Who among us hath no sponsor, hath not sponsored? I will never have enough of the Biblical scene where Jesus is cornered by a barbarous multitude baying for the blood of an adulterous woman.

To me, it’s a prodigious scene which sets out the Nazarene as an enthralling character even unto heathens, the gentiles alike. Over many a Christmas and Easter, I have incalculably watched different video versions of the captivating episode recited in the Gospel of John.

In the incident, the murderous mob sets up Jesus teachings against the law of Moses, hoping to catch him with a lasso but end up in the noose themselves. “Master, this woman was taken in adultery, in the very act. Now Moses in the law commanded us, that such should be stoned: But what sayest thou?” they asked him.

Rather than answer them, John says, the Nazarene stooped down and scribbled something with his finger on the ground in a manner likely to suggest that he had not heard them. If you are a curious type like me, you would pay eternity to know what he was scribbling. They pressed on, the multitudes: “Tell us what you would do, hata kama ni wewe?” Then he lifted himself up and said unto them: “He that is without sin among you, let him cast the first stone at her.”

John reports that upon uttering those immortal words, the Nazarene, again, stooped down and continued writing on the ground. He also reports that when they heard about it, and convicted by their own conscience, filed out one by one. In the videos I have watched, the fellows file out pitifully until the woman is left alone, standing. Effectively, she is the only woman left standing in history. And then Jesus turns from his writing, a cunning fellow, and asks her: “Where are those thine accusers? Hath no man condemned thee?”

Fast forward 2000 plus years later in Kenya, a barbarous online multitude descend on a young girl for having a “sponsor” of a man.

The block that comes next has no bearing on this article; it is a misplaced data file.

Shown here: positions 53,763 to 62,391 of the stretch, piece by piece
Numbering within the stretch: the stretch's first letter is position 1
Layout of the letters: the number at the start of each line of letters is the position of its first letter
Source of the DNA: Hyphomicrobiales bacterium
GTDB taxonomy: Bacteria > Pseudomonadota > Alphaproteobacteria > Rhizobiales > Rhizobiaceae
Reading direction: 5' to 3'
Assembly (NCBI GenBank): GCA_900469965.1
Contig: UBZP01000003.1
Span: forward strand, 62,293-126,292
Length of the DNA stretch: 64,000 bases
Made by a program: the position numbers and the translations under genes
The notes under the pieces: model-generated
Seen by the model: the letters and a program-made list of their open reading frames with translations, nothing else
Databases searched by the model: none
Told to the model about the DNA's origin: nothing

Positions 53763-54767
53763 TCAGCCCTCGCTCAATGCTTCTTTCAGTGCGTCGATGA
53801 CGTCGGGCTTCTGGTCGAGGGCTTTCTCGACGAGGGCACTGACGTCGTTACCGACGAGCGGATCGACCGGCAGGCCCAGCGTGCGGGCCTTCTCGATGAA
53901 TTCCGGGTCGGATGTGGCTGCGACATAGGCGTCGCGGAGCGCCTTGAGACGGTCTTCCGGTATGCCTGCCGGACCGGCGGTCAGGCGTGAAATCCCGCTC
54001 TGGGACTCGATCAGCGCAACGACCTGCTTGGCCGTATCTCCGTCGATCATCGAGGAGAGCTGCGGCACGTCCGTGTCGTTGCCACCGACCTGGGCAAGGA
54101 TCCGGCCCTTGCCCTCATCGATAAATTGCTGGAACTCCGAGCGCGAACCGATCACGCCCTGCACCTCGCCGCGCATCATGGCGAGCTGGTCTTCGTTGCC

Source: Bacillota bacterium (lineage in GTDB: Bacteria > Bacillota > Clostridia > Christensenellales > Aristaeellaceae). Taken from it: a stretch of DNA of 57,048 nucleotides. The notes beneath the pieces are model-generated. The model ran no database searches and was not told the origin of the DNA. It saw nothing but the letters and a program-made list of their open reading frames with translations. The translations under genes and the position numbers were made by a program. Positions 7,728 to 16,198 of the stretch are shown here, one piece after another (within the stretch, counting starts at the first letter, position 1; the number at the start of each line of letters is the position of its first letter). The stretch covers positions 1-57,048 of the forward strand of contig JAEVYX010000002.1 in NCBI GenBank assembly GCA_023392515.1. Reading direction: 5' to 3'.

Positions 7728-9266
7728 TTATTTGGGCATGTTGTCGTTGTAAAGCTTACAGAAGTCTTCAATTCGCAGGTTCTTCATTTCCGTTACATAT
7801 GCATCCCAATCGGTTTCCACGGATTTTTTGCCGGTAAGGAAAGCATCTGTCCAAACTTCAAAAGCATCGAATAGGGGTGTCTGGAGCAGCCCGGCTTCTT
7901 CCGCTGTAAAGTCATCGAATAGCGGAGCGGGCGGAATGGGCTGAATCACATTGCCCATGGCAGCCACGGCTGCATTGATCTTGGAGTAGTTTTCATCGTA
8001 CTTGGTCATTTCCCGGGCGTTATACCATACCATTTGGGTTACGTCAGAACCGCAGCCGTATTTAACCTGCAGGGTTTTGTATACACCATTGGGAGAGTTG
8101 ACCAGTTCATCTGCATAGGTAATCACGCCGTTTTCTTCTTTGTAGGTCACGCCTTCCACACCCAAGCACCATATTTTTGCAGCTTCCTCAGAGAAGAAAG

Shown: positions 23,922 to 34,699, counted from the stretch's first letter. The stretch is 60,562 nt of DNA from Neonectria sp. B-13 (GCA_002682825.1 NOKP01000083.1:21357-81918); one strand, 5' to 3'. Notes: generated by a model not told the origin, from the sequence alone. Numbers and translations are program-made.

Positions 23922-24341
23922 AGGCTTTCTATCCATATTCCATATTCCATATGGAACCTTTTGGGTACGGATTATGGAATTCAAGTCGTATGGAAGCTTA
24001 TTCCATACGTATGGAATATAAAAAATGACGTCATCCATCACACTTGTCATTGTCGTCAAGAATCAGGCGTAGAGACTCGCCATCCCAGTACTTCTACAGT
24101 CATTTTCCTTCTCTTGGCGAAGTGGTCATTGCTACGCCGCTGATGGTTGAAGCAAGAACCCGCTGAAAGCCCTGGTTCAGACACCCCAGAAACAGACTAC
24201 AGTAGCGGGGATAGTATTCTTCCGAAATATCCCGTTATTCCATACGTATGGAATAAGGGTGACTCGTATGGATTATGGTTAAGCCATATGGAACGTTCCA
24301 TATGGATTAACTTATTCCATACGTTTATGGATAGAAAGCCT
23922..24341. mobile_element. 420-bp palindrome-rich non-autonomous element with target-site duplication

Unfortunately for her, the Nazarene is long gone, and now sits on the right hand of God’s throne. With no one on her side, she has been flayed and splayed alike with all manner of words, labels and tags.

Sponsorship narrative

Now, which among her loudest critics have not heard a ‘sponsor’ at some point of their lives? Who among them has not been a ‘sponsor’? Right from the top to the bottom of the Kenyan society, the narrative of sponsorship is all too familiar. President Uhuru Kenyatta’s political journey was sponsored by retired President Moi. Without old Moi’s sponsorship, Uhuru would probably be a wreck by now. Now, the stone the builders rejected in 2002 has now become the cornerstone.

His Deputy William Ruto was sponsored by the likes of Cyrus Jirongo and even possibly the late Jacob Juma to make it in life. Generally politics itself is all about sponsorship by godfathers and political parties. Aspiring businessmen and women are sponsored into big businesses, especially state businesses, by sponsors. Pupils from poor backgrounds are sponsored through school by sponsors, more often than not, from abroad.

The NGO movement is proudly sponsored by wealthy philanthropists, some who left vast estates to promote their ideals and chosen causes. Families of activists are essentially living off rich sponsors for promoting their cause. In offices, some of us sponsor colleagues on things as mundane as coffee sachets, sugar and biscuits. All this is sponsorship in word and spirit. Again, who among us hath no sponsor or does not sponsor? Let him or her cast the first stone. I can see people filing out one by one and leaving the girl standing alone and a stooping Nazarene. [email protected]